As snow began to fall late Monday morning, Vineyarders were out and about preparing for the winter storm expected to hit the Island beginning Monday night.

At around 10: 30 a.m., there was a line of cars and people with yellow and red gas containers waiting to fill up at the Edgartown Shell station.

Bundle up and stock up: Islanders prepare for winter storm. — Mark Lovewell

“They are just getting that madness in their head, I think, of coming in and getting tons of gas, like the world is ending,” said manager Terri Hakala. She said there was much more business than normal at the station Monday. “People have that frenzied sort of energy about them, for sure.”

During storms the market often sells out of dairy products and bread, in addition to higher gas sales, Ms. Hakala said. Water and batteries are also popular items. The market stocked up beforehand.

The Shell station will try to open tomorrow. Ms. Hakala said she lives in the neighborhood and so she can walk to work. “I might open early to get some coffee to the plowers,” she said.

The Alabama safe in Vineyard Haven Harbor. — Mark Lovewell

Ben Scheffer, who was visiting from Maine, left with two five gallon containers filled with gas for the generator at his parents’ house in Katama. “You gotta make sure the generator is all stocked,” he said.

At Granite Ace Hardware in Edgartown, workers were unloading large bags of wood pellets and ice-melt from a truck and stacking them up near the register, where there was a line of people buying batteries and other supplies.

But not everyone was there for the same reason. “I actually came in for dog bones,” said Mike Savoy of Edgartown. “And I saw everybody else buying batteries, so I thought I ought to buy some batteries too.” He said the bones would keep his dogs busy for the next couple of days.

The store sold out of shovels by around 11 a.m. Audrey Davenport, who was working the register, said they had sold more than 25 shovels Monday and more were on the way. Other products leaving the shelves included sleds, salt, flashlights and candles. Ms. Davenport said that one person bought some terra cotta pots to make a space heater with candles.

At Island Alpaca, the alpacas were quietly munching on their food as the snow fell around them. Some were outside and some were in the barn. Employee Patricia Valenti said all of the alpacas will later be brought into the barn. “Right now they are enjoying the snow,” she said.

Long line at Vineyard Haven Shell station. — Alex Elvin

There was a full parking lot at Shirley’s True Value in Vineyard Haven, where there had been a steady stream of business since the store opened at 8:30 a.m. People were buying sleds, batteries, ice-melt, lamp oil, shovels, scrapers, brooms. “It’s been nonstop,” said Debbie Healy, who has worked at Shirley’s for 42 years. “It’s like a summer day.” She said it wasn’t clear yet whether the store will be open tomorrow. “Usually we go by whether the state wants places closed or open,” she said. “We just play it by ear, depending on what’s happening.”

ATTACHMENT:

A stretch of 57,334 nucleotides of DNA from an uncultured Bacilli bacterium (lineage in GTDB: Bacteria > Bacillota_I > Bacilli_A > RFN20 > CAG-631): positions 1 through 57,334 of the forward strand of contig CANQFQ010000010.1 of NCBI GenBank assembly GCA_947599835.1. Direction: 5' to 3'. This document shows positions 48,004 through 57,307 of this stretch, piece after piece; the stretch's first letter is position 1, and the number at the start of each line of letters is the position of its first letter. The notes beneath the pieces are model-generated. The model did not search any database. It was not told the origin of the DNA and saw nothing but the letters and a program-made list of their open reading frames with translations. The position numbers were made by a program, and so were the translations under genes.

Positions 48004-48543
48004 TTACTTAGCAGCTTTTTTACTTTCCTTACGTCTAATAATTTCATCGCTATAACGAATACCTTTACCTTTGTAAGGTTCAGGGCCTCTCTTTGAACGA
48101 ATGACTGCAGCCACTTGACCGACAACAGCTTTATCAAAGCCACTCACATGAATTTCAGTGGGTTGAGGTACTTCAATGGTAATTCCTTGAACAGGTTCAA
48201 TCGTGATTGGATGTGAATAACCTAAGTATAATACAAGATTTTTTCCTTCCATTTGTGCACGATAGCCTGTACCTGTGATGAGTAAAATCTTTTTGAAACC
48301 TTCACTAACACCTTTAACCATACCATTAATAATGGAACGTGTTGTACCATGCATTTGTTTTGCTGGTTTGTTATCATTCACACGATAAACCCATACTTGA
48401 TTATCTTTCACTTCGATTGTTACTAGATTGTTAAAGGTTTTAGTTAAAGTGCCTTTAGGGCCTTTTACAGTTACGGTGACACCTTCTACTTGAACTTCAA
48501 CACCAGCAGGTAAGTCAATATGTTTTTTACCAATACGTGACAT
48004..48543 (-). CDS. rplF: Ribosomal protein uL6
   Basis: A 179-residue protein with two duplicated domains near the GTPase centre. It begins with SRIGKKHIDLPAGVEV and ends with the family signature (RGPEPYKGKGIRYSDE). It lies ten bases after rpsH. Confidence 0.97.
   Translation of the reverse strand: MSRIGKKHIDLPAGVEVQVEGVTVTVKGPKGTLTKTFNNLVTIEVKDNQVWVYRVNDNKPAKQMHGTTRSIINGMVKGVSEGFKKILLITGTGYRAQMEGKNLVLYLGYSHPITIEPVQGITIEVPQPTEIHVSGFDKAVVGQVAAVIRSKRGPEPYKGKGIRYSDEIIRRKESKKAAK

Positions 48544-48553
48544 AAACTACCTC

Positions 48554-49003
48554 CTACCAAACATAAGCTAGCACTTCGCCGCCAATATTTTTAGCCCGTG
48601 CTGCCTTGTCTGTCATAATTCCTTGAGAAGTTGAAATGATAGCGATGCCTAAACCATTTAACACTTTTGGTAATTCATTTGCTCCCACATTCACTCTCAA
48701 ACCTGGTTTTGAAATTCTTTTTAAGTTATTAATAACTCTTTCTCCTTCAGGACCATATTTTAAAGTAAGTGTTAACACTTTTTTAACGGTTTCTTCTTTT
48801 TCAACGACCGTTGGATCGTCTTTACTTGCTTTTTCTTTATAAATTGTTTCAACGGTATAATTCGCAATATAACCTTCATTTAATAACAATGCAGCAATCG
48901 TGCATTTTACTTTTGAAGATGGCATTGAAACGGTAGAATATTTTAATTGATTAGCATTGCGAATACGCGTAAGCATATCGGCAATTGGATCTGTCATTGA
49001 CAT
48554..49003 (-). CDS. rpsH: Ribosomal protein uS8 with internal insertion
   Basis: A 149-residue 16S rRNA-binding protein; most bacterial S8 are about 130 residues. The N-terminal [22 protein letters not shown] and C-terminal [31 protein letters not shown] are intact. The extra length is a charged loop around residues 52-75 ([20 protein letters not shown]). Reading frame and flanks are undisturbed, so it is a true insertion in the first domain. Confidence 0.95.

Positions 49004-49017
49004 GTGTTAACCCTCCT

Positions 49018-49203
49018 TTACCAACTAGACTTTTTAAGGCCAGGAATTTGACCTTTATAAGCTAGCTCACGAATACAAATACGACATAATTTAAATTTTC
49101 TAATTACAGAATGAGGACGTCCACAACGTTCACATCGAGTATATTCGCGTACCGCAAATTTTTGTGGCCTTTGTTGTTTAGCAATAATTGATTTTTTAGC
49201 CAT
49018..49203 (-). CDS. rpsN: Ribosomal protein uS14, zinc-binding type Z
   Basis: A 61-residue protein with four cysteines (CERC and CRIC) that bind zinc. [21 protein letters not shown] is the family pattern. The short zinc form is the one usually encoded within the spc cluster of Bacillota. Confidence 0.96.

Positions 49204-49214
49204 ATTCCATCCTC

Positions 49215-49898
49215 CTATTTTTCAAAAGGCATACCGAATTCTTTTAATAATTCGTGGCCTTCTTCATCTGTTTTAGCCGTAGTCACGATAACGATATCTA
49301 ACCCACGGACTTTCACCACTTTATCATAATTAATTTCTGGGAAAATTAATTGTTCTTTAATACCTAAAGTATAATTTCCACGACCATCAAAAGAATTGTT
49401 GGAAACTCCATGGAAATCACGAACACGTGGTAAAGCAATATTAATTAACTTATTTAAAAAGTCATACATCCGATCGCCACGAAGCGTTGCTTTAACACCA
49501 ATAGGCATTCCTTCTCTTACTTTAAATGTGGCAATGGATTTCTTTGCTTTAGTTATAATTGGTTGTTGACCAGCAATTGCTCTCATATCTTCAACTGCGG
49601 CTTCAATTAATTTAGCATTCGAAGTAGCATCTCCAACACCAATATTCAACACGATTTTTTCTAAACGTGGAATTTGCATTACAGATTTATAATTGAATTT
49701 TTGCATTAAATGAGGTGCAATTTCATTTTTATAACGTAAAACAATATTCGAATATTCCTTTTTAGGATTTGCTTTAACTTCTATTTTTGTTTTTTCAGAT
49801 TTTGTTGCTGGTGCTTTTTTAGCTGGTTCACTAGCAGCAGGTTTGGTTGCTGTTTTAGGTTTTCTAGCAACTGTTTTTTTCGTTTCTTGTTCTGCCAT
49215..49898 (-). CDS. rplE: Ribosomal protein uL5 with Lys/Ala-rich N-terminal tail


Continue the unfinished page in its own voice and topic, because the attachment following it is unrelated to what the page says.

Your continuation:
“Some people panic and buy lots of stuff,” she said. “Lots people who have been through the storms just buy the amount that they know they are going to need.”

“It’s kind of like the Fourth of July weekend at the end of January.”

Raleigh Jones of West Tisbury bought enough candles to light her house, anticipating a power outage. “Any type of wind, the power goes out,” she said. She had gone grocery shopping and filled up on gas yesterday to avoid the crowds. “We knew it was coming,” she said.

Emily Galligan of West Tisbury and her young son Aiden were buying things to keep busy during the storm. They had already stocked up on other supplies and were planning to plant herbs in mason jars to put in the window at their house.

Vineyard Scripts was also busy, with the phone ringing and people coming in to fill their prescriptions and stock up on flu medicine. Down the street, at least 12 cars were lined up at the Tisbury Shell station.

Cozy inside at Island Alpaca. — Ivy Ashe

Cronig’s Market in Vineyard Haven was bustling, with people gathering supplies for the storm and workers restocking the shelves with batteries and other items. Dick Dormitzer and Lois Reasoner were doing their shopping for the week, anticipating another storm on Friday.

Sarah Strelecki, one of the store managers, said the pre-storm rush started yesterday. She said the item most in demand was water, along with batteries and flashlights.

“You’d be surprised the amount of food people buy, just wanting to make sure their cabinets are full, regardless of whether or not we have power,” she added. Bread is another item that goes quickly, she said. Commercial bread deliveries to the store were delayed due to the storm, and the store’s daily trailer delivery was cancelled for tomorrow.

About five cars were lined up at the Citgo station in Vineyard Haven, where there was only one gas station attendant on duty. Dan Garde, owner of Alyssa Lane Landscaping, plows people’s driveways around the Island and was fueling up his plow truck. He said it was tough to get gas today with all the traffic. “I’m usually out all night, and the morning, until the snow stops,” he said. “And then you just keep going from there.”

Shantol Foster, who was working the register, said it has been busy all day. “We didn’t know it was going to be this crazy,” she said. “It’s like summer.”

View a photo gallery of the Island before the storm.